Category Archives: SEO Blog – Our Articles

Is a Chinese Cyber Army Hurting Your SEO?

botnetAs you may be aware one ranking factor that Google uses to work out what sites to favour is the web site loading speed.

Slow or unreliable sites tend to get penalised in the SERPS. If Google has to wait too long to spider and index your web pages, there is a chance those pages will not get top results.

The trouble is there are now hundreds of computers on the internet proding, poking and scraping your web site looking for vulnerabilities, trying to submit spam comments, profiling your site and stealing your content.

These “bots” as they are called, slow your web site to a crawl. The majority of these bots reside in China, France, the Netherlands and Eastern Europe.

You may not notice that your web site is slow because you may be loading a browser-cached copy of your web pages.

If you want to see a fascinating real-time graphic of this world-wide bot traffic, click here: http://tinyurl.com/nv2693s Note that this page only show’s the top 2% of attacks.

If there are enough of them, bots can crash your site and force your hosting provider to suspend your hosting account. Not a good thing. And not good for your SEO.

So what can you do?

If you know what you’re doing you can block bots using a number of criteria, these include their IP address, browser user agent and visitor behaviour.

If your site is run on WordPress there are a bunch of plugins that you may find useful.

Here’s a few to search for:

AP HoneyPot WordPress Plugin
Project Honey Pot Spam Trap
iQ Block Country
IP2Location Country Blocker

Read the documentation carefully to see if any of these plugins are appropriate to you. DO NOT INSTALL THEM ALL.

For those of you who don’t use WordPress, I suggest you read this blog post about modifying your server’s .htaccess file http://code.tutsplus.com/articles/secure-your-wordpress-against-user-agents-and-bots–wp-24345

Men in Trees, Plugins and Other Dangers

If your web site in built in WordPress, Joomla or one of the other popular content management systems it is very tempting to “jazz it up a bit” with the latest widgets, plugins, modules or components.

You know what I mean. Facebook Like buttons, Google + buttons, flash and zoom slideshows and other functions including social sharing, auto-pinging and SEO back-linking. You name it, there’s a plugin or module that can do it.

Most of them are free and take three clicks and 20 seconds to install. What’s not to like?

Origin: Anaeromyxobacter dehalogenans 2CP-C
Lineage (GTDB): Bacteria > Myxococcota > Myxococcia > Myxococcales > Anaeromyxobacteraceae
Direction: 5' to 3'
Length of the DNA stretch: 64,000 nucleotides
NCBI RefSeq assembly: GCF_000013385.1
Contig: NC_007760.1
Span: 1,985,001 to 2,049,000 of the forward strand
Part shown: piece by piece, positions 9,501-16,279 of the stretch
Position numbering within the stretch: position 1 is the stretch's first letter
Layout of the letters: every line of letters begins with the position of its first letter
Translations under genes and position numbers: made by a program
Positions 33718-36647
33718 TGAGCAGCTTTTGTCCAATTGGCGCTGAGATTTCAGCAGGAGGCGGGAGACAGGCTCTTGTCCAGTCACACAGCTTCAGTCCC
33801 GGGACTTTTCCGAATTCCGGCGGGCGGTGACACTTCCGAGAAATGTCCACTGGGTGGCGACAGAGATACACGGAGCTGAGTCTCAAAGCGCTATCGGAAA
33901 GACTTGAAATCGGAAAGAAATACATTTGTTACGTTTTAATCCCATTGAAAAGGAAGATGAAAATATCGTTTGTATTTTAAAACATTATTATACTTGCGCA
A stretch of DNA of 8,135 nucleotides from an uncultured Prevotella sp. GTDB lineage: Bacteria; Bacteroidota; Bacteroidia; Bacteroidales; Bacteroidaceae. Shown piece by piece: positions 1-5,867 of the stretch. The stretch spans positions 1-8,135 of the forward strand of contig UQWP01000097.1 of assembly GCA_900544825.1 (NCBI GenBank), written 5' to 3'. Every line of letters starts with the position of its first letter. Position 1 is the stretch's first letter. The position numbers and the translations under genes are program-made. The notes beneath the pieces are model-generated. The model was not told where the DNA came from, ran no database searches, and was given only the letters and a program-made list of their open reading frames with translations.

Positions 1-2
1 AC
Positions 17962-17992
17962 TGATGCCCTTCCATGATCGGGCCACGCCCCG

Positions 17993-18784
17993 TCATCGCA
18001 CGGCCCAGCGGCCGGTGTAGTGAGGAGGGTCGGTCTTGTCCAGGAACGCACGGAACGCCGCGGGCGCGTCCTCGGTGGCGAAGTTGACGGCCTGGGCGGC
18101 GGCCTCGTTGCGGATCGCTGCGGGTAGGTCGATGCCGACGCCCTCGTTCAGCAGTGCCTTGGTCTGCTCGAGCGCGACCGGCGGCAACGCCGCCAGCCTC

Last week I was doing a review of a web site that used to rank really well then suddenly dropped off the face of Google.

I asked the obvious question: “What changes have you made?”

“Nothing” was the response.

“You sure” I asked. “No changes at all?”

Casey Joe, the SEO Advisor

“Well I heard from my wife’s cousin, who is into all this SEO stuff, that Google likes social signals. I just installed some plugins so people can share and like my pages. Pretty cool huh?”

“Just installed” huh? My spidey-senses were tingling. When I hear the words “just installed” and “cool” in the same paragraph I know there is a going to be a train wreck :) Look Ma, no hands.

Sure enough when I logged into the site I discovered there were three new social sharing plugins on the web site now overloading the pages with extra javascript and calls to external css files.

This extra code can be bad juju from an SEO perspective. The text to code ratio is just one of the factors that Google uses to rank a web page for a given search term, as is page load time. These new social sharing modules were generating all sorts of wacky javascript behind the scenes.

Remember most of these free web site add-ons are written and distributed by spotty adolescents and students who have never seen a member of the opposite sex naked.

Also realise that many plugins, especially the whiz-bang sexy social sharing kind, don’t play well together and can effectively break your web site and stop shopping carts and contact forms working.

By all means experiment with plugins and components, but be careful.

After installing anything new make sure you thoroughly test the web site from top to bottom including contact forms, shopping carts and internal search. Also, keep a written record of what you did and when and don’t try too many things at the same time.